BOB KRUEGER has to hope that history will not repeat itself.
The last time a Texas Democrat moved mid-term from the United States Senate to a higher office, a Republican won the vacant seat. That was in 1961, when Lyndon Johnson's ascension to the vice presidency prompted a special election in which John Tower prevailed over 70 candidates.
Now Lloyd Bentsen (D) is moving to the Treasury Department from the Senate, where two years remain on his term. On Tuesday, Gov. Ann Richards (D) appointed Mr. Krueger, a Texas railroad commissioner and former congressman, to fill the seat starting in February. Krueger must defend his seat in a special election May 1. Special election opponents
Already, two GOP congressmen - Reps. Joe Barton and Jack Fields - have joined the race. And Jim Mattox, a formidable Democrat, is weighing a run.
"I'm ready for a tough, hard, aggressive campaign," Krueger said. He promised to represent Texas in the Senate and to canvass the state during the campaign.
Former US Rep. Barbara Jordan (D) called Krueger an "outstanding choice" and "easy sell" to voters.
"Bob Krueger's character is unassailable," Governor Richards said. Her reputation was hurt last fall by the revelation that Lena Guerrero, who was appointed to fill the remainder of a term on the Railroad Commission, had lied about graduating from college and belonging to an honor society. Ms. Guerrero resigned, but continued to run for election to her old job. She lost the race to GOP Barry Williamson.
Whoever wins the upcoming special election will top the ballot in 1994, when Richards runs again. That is one more reason that she wants a Democratic senator. Voting a straight party ticket in Texas is not as common as it used to be, but it can still be a significant factor in an election, says Max Sherman, dean of the University of Texas's Lyndon B. Johnson School of Public Affairs.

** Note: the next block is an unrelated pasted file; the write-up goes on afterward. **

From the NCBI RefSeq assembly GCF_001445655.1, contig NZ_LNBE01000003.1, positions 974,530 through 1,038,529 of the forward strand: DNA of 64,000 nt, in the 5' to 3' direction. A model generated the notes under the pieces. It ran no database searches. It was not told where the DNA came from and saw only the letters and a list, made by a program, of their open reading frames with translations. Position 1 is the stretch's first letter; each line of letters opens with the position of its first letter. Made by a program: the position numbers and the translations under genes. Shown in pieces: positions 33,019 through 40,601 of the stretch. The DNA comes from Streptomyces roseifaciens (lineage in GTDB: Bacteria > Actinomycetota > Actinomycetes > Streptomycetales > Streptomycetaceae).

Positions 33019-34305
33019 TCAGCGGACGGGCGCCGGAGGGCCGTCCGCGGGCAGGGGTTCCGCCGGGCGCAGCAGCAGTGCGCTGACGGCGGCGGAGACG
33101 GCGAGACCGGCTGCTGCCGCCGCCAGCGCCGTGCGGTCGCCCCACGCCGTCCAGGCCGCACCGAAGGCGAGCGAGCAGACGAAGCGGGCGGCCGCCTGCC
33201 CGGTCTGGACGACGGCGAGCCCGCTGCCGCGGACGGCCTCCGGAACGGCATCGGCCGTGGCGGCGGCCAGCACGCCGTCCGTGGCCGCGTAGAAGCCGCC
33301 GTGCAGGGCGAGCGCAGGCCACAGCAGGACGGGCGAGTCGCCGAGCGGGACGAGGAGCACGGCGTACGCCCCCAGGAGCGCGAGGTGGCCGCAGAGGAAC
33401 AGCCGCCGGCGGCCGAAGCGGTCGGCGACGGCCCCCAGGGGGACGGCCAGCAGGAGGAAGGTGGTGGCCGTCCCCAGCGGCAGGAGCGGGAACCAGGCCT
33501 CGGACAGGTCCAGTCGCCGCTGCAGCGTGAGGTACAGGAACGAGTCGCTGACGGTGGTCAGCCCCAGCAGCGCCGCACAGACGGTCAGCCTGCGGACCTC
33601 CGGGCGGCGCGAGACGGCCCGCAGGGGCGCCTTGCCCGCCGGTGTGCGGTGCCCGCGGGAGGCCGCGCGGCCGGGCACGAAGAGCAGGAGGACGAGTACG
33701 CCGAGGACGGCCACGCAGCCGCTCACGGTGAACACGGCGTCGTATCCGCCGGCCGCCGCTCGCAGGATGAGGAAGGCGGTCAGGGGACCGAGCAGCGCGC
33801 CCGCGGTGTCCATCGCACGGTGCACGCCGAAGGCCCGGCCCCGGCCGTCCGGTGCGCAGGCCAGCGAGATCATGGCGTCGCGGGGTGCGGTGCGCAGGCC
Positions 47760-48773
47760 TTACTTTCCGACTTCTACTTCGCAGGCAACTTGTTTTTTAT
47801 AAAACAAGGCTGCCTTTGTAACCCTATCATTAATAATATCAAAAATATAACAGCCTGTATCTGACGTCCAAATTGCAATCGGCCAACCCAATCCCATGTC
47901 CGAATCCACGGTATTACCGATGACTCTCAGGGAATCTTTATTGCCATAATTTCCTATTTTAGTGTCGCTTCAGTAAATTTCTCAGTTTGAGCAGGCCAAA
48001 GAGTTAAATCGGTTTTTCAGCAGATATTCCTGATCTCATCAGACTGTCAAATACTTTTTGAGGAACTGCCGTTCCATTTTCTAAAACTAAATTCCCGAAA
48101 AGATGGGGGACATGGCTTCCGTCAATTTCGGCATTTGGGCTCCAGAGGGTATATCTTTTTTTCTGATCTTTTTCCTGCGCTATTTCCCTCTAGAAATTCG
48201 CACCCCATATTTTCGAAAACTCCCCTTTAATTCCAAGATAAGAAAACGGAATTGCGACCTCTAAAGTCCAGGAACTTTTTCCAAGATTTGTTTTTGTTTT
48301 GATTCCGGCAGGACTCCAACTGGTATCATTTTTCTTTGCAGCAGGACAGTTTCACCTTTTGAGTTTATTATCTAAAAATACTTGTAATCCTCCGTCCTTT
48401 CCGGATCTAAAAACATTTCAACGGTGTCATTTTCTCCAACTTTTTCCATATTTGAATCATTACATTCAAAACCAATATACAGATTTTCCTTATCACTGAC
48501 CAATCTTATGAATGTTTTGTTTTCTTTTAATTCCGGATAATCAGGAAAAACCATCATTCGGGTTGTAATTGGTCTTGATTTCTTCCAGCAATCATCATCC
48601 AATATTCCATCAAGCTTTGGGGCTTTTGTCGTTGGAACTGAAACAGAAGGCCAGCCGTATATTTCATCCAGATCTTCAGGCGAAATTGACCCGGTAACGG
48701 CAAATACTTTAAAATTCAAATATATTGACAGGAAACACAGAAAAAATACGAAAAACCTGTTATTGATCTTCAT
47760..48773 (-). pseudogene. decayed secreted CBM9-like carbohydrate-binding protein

Krueger obtained degrees from Southern Methodist University (SMU), Duke University, and Oxford University. He taught English literature at Duke for 12 years and wrote a book about 17th-century poet Sir John Davies. He won the congressional seat in 1975 and was voted the "most effective" of the 92 new members. Krueger served two terms, then tried to unseat four-term Senator Tower but lost narrowly. President Carter then appointed him ambassador at large and coordinator for Mexican affairs. In 1984, Kruege r ran again for the Senate, but lost in a three-way primary. In 1990, he was elected to the Railroad Commission.
Ken Pye, SMU president and a Krueger friend, says Krueger "combines about everything anybody would want in a first-class public servant." Krueger's record questioned
Political opponents, however, are happy to attack Krueger. Mr. Barton knocks Krueger's "liberal Democrat record." Mr. Mattox, a former state attorney general, says Krueger is not from his own "progressive [party] wing." He noted Krueger's staunch support of the oil industry and said he had voted in Congress against provisions for both job safety and handicapped people. Mattox lost a gubernatorial primary battle to Richards in 1980.